This blog is a continuation in a series I am writing about my husband’s brain injury. If you wish to read the story in order, go back in my archives and find Begin at the Beginning…all the ones in the category brain injury tell my story. Some are longer than others…they come in chunks of time…sometimes quickly and others much slower. Thanks for taking the time to read and being patient as I walk through the one of the toughest parts of my life again with new eyes to see how God used the broken pieces to create something beautiful.
I was not okay. After my first weekend at home alone with Bill I was shaken. I have to tell you that my burden grew heavy at this point. I think the physical exhaustion was taking its toll on my body, but it also wreaked havoc on my emotional state. You know how when you are tired you just can’t handle things as well? That was me. Only, I had to be strong. Or so I thought. So I put on my mask each morning, and I cried silently each night. Silent tears.
I am good at silent tears. They are the ones no one sees. They are the ones no one hears. For me they almost always happen at night. I don’t know if this is because of the season after the accident, because that was when I was finally alone enough to fall apart, or if they come at night because it is dark and they are more effectively hidden. Whatever the reason they became my pattern of coping.
Being a caregiver was like walking a tightrope. There were the tears that I could not cry for myself, for my husband, for our lives and our huge loss. Somehow I guess I felt that if I let them be known that it would mean that I had given up, or somehow accepted that things were forever changed. I couldn’t admit that, not out loud, not yet. My heart already knew it though, and so the tears tried to communicate with my brain so that I would be in agreement with myself. The really crazy thing is that my brain couldn’t grasp the reality, and so it continued to hope and believe apart from the factual evidence. This sparked hope within my heart, so the two, my mind and heart became inseparable in their vacillating between loss and life. The truth was probably somewhere in between the two.
I can only describe the feeling as a weight that rode on my shoulders and across my chest. It was a tightness that woke me in the night and whispered unintelligible words in my ears so that no sleep was sound, and no waking was clear. It was a fog that was escorted by muscles tight and sore each morning. I could hardly move, yet I put one foot in front of the other because I had to. What good would it have done me to fall completely apart? The only option to release some of the stress of my days was silent tears at night. God alone held me up. No words were needed between us. He completely understood and he never once left me during this time. He is the only reason I survived. The depth of my bond with him cannot be understated, and it remains to this day. He is as real to me, more real even, than the air I breathe.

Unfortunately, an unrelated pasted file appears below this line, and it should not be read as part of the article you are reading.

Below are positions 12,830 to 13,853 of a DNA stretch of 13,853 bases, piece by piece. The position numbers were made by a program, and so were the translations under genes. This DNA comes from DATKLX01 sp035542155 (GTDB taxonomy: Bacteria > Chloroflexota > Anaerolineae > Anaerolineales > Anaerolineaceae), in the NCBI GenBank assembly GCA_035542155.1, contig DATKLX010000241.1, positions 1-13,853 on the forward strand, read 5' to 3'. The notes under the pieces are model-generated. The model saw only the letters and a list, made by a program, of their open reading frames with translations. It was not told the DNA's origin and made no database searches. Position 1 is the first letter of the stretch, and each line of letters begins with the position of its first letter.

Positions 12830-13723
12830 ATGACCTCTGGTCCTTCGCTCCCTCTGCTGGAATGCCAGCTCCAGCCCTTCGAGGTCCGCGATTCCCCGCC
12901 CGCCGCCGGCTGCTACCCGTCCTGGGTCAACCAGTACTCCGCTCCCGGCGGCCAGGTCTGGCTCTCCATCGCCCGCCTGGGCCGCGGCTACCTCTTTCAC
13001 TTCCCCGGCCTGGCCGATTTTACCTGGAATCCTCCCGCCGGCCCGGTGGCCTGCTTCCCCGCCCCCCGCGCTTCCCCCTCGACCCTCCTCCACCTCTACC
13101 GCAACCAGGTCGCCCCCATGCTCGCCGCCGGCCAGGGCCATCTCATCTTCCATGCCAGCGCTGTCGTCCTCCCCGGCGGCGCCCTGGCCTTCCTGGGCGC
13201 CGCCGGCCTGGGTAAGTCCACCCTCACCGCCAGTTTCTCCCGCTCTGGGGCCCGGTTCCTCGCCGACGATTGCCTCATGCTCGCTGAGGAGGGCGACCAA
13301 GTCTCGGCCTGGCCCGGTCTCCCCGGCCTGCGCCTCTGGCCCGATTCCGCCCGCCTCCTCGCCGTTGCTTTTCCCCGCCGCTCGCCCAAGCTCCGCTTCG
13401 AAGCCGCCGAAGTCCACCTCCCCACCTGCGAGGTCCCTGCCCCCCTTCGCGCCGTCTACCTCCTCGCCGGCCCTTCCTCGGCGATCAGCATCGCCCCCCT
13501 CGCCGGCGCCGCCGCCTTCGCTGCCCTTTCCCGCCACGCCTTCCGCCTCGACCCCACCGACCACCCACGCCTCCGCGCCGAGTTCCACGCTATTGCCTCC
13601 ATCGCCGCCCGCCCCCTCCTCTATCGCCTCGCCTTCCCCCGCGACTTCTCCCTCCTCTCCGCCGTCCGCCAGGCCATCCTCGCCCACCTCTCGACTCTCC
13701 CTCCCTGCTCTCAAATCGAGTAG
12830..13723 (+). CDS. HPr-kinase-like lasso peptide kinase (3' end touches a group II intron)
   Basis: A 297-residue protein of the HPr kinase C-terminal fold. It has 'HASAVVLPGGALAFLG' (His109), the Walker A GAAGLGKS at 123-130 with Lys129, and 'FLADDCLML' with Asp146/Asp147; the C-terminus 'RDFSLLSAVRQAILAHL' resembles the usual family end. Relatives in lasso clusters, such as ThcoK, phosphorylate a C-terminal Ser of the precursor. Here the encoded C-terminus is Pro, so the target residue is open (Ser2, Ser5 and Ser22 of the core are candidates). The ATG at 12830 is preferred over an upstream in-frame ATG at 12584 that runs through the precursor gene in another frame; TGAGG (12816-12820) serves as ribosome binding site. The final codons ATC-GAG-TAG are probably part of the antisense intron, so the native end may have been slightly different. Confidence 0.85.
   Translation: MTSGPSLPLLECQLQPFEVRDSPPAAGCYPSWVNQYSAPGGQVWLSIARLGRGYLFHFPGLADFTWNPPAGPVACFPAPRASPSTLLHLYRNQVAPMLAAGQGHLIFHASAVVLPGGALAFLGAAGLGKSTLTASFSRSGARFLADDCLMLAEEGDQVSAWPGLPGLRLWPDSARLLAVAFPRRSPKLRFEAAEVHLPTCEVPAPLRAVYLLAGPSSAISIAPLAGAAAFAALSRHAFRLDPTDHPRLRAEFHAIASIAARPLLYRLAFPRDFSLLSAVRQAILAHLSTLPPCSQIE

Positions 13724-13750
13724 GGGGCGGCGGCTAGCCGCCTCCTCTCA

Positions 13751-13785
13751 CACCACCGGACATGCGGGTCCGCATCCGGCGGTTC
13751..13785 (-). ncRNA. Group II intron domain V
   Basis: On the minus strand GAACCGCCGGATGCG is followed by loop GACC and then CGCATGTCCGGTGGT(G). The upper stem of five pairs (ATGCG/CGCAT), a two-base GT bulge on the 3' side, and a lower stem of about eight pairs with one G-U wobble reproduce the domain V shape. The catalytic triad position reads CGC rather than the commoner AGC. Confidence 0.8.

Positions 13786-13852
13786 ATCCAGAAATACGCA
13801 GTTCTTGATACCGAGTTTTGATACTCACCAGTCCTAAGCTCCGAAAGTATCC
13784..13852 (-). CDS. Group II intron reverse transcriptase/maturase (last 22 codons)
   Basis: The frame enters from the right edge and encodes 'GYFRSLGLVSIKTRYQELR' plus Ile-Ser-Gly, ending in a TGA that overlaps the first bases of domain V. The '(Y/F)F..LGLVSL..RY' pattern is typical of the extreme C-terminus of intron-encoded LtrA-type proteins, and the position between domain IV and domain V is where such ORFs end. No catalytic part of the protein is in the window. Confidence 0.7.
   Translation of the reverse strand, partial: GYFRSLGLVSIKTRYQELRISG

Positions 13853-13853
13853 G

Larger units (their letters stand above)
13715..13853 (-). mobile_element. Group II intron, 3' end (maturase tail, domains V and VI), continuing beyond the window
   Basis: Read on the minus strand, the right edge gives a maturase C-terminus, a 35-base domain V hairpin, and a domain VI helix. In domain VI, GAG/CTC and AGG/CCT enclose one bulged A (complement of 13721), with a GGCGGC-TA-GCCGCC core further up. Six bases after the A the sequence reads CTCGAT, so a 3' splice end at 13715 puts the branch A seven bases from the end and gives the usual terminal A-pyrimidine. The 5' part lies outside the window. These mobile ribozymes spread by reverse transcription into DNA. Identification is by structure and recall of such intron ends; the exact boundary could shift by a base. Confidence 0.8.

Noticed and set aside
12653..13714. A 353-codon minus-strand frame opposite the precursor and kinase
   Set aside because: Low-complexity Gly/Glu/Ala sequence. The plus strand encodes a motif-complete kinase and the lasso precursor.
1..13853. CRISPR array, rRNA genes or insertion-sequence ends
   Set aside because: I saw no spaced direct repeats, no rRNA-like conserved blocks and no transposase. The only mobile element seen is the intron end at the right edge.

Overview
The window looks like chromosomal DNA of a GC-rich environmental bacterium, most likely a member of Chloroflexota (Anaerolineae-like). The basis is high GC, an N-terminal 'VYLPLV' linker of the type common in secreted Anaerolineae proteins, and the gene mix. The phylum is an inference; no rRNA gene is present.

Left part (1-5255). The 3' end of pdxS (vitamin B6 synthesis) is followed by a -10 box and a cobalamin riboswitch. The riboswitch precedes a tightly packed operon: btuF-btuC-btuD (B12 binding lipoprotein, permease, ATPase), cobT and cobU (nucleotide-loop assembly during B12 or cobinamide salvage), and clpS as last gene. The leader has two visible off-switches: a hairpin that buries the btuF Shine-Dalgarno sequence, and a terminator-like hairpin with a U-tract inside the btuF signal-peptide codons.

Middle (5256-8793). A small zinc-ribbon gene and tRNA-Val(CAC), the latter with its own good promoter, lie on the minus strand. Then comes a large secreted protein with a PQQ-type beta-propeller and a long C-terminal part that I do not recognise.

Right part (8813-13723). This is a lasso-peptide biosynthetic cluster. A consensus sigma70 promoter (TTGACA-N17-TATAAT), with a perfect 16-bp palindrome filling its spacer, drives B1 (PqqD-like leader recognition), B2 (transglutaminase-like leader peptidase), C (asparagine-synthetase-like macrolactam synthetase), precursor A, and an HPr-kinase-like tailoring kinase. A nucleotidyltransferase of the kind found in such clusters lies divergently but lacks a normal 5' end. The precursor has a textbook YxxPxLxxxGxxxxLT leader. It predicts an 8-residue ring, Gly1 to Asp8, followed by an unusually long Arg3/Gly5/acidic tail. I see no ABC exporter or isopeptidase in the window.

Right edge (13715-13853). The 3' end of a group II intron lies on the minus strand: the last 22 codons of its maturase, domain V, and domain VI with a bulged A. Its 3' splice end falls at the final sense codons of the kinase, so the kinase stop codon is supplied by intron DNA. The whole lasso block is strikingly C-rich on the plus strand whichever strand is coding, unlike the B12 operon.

During the day, once I was up and had worked the soreness out of my body, I focused on hoping. That was all. Hoping and looking for the positive. Listening to negative would only confirm what my heart knew to be true…things were forever changed. I could not bear to think it. My fragile self was so close to shattering that I would not entertain, nor accept negative comments or thoughts. I had to be strong. I had to be the hope for Bill, and for those who loved him. I thought that is what I was doing, but looking back I see that is not really the case. I was grasping to be hope for myself. To believe. To have faith. To trust. To walk out all the things I had ever learned in theory, now that they were required of me. I found that it is easy to believe that God heals, until he doesn’t. It is simple to have faith that life is good, when it is. It is much more difficult when nothing is as it should be…when there are no answers. I think that it is these times, the ones where you are tempted to walk away or shake your fist at heaven, that really define what you believe. Out of control moments, when the illusion of control is crushed beneath the weight of life, and you realize that nothing is as you thought it was.
But there is good news here, because as I came to the end of life as I knew it God was there to carry me. I picture it like a father carrying a wounded child. Her arms draped around his neck, head on his chest. Tears still fresh on her cheeks. He is speaking to her in low tones…soothing her with his voice as only a father can do. He wipes her tears away with his thumb and draws her into a tight hug and kisses the top of her head. His heart and hers are joined in the pain for a moment.
But then, also as only a father can do, he breaks out into a smile and tickles her so that her pain is temporarily forgotten. Her giggles cannot be stopped. She laughs and it is a balm to his heart, as his laughter is to hers. They are joined in laughter just as they were in the pain just moments before. And though the wound will take a long time to heal, she is breathless with joy which sows the seed of hope in her small broken heart. Simple laughter. When her lungs have given out, and her side is sore from giggling without reservation, she sighs, a good contented sigh of one who is at rest in her father’s arms. He sits and rocks her then, until she is sleeping. He studies her face. He watches her eyes move behind her eyelids, dreaming dreams. He strokes her hair and pushes it back out of her face as he rocks her. He knows she is still wounded, and he is grateful for a moment of peace on her face as she rests in his arms. He prays for her and then, while she is sleeping, he cries for her as a father who must watch his child suffer, and they are silent tears.